After the Knicks game, reporters were ushered into the team’s training room in the visiting locker room at Madison Square Garden, a place that is normally off-limits to the press, to talk with Rondo who was sitting on a bench with his left shoe off. “It hurts,” he said. “But all ankle sprains hurt.”

CSNNE’s Greg Dickerson reported that Rondo was on crutches as he made his way to the team bus.

While he expressed his desire to continue playing, few among the Celtics believed that would be possible. Without knowing the extent of the injury, Paul Pierce noted that it didn’t look good.

“He’€™s been banged up over the last month.,” Pierce said. “There’€™s probably a slim chance we’€™ll have him [Thursday]. So, we’€™ve played a few games without him. We’€™ve got to make adjustments, that happens. But hey, what’€™s new for us? We got a lot of guys going down right now, and we keep finding ways.”

In his absence, Nate Robinson has played some of his best games this season. He scored 22 points in a loss against Toronto (the last game the Celtics have lost) and followed that up with a 16-point, 10-assist performance against the Hawks. In a win over New Jersey on Dec. 5, Robinson scored 21 points to go with six assists and six rebounds.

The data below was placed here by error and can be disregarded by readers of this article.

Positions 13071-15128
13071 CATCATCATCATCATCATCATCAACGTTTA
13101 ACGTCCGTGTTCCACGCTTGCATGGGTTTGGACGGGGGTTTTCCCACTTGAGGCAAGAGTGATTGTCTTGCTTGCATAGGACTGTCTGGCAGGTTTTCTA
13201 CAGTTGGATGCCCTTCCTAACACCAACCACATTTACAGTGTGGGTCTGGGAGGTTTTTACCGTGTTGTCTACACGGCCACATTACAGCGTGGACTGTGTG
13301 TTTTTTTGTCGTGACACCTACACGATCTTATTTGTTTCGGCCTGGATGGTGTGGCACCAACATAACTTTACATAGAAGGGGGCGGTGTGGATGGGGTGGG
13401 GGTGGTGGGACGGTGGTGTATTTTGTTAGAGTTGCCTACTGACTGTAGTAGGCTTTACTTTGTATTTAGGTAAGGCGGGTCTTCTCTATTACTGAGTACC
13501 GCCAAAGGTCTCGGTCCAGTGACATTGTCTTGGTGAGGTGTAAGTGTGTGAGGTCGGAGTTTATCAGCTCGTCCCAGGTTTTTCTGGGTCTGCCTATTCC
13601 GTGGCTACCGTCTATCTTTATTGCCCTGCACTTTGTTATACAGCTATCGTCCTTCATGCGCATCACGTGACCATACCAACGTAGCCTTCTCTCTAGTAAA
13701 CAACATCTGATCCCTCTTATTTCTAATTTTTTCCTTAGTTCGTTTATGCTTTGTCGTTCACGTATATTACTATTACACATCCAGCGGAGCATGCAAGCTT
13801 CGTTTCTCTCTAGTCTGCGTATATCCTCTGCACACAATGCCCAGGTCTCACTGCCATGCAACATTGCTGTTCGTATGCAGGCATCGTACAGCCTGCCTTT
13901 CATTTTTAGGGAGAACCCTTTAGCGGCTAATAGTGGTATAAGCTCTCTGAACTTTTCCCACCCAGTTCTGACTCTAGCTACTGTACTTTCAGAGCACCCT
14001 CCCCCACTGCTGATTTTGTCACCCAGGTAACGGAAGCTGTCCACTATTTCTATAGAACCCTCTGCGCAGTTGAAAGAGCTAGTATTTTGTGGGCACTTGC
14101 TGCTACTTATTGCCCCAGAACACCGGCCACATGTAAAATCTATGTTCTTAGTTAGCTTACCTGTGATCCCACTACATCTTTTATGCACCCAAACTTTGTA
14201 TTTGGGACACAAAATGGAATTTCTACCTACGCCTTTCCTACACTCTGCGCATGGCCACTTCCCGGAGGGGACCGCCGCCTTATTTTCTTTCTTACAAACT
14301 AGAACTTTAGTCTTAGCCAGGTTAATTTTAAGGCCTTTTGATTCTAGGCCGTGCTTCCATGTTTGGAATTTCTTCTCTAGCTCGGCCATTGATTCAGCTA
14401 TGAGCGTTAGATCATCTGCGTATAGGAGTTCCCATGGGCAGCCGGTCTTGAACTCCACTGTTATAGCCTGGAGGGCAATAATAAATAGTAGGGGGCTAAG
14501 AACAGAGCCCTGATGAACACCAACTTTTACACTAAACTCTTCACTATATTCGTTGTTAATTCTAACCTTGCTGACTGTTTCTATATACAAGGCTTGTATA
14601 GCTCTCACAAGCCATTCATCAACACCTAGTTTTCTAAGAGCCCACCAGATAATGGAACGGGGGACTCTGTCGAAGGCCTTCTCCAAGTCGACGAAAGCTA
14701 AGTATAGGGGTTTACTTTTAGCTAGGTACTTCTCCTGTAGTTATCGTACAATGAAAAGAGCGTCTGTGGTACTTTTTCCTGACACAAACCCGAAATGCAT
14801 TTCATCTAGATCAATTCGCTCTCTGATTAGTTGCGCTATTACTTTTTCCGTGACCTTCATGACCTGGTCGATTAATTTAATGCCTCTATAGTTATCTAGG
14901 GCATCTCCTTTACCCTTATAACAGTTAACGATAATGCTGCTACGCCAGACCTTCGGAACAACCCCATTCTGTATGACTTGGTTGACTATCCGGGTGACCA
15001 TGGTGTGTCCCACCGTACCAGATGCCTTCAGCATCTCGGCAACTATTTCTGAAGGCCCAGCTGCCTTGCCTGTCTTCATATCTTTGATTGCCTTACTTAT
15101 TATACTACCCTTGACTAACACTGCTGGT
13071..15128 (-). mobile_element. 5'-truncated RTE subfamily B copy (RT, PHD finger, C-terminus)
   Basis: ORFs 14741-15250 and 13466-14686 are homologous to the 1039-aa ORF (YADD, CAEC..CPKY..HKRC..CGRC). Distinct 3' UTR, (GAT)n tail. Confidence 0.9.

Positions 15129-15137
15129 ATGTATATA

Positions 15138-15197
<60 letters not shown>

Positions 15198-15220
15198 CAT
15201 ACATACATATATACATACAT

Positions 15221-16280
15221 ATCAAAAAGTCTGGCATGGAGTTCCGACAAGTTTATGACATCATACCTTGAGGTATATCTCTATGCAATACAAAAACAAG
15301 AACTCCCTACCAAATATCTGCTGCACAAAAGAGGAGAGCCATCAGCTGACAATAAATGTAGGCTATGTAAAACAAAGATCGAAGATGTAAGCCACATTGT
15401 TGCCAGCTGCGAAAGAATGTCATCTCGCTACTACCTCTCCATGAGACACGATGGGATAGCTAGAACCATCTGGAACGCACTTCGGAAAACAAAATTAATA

All told, Robinson is shooting 25-for-40 and 11-for-19 from 3-point range in his four starts.

“Nate has been playing very well for us,” Ainge said, “And now he’s going to have to step it up and play more minutes.”

Read More: Danny Ainge, injuries, Nate Robinson, Rajon Rondo
Irish Coffee: The Celtics & Knicks aftermath at 11:28 am ET
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Wake up with the Celtics and your daily dose of Irish Coffee ‘€¦

 

Amid all the glory that was Wednesday night’s 118-116 Celtics last-second win over the Knicks was Nate Robinson‘s faceplant into the floor of Madison Square Garden as he attempted to climb atop the game’s hero — Paul Pierce.

It was the funniest of all the videos Robinson has produced this season, and only because he lived to talk about it (thank God his high-top fade broke his fall).

As Robinson tweeted after the game, Pierce “damn near killed me today, but we won, so hey.” Maybe Robinson could somehow work the faceplant into the dunk contest, since he’s the heavy favorite now that Dwight Howard retired from it.

THE NEW YORK MEDIA THINKS THE KNICKS WON

I watched Wednesday night’s Celtics game with a diehard Knicks fan friend of mine at The Four’s in Boston. The Celtics fans who braved the cold — including the bartender — kept telling him the same thing: “I had no idea the Knicks were this good; I had no idea Amar’e Stoudemire was this good.”

“They are this good,” he responded. “They’ve won eight in a row and 13-of-14. And they’re just getting warmed up.”

There was no “I’m just glad to be competitive!” discussion from his perspective. In his eyes, they should be competitive. They’re the New York freakin’ Knicks.

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Read More: Boston Celtics, NBA, New York Knicks, Paul Pierce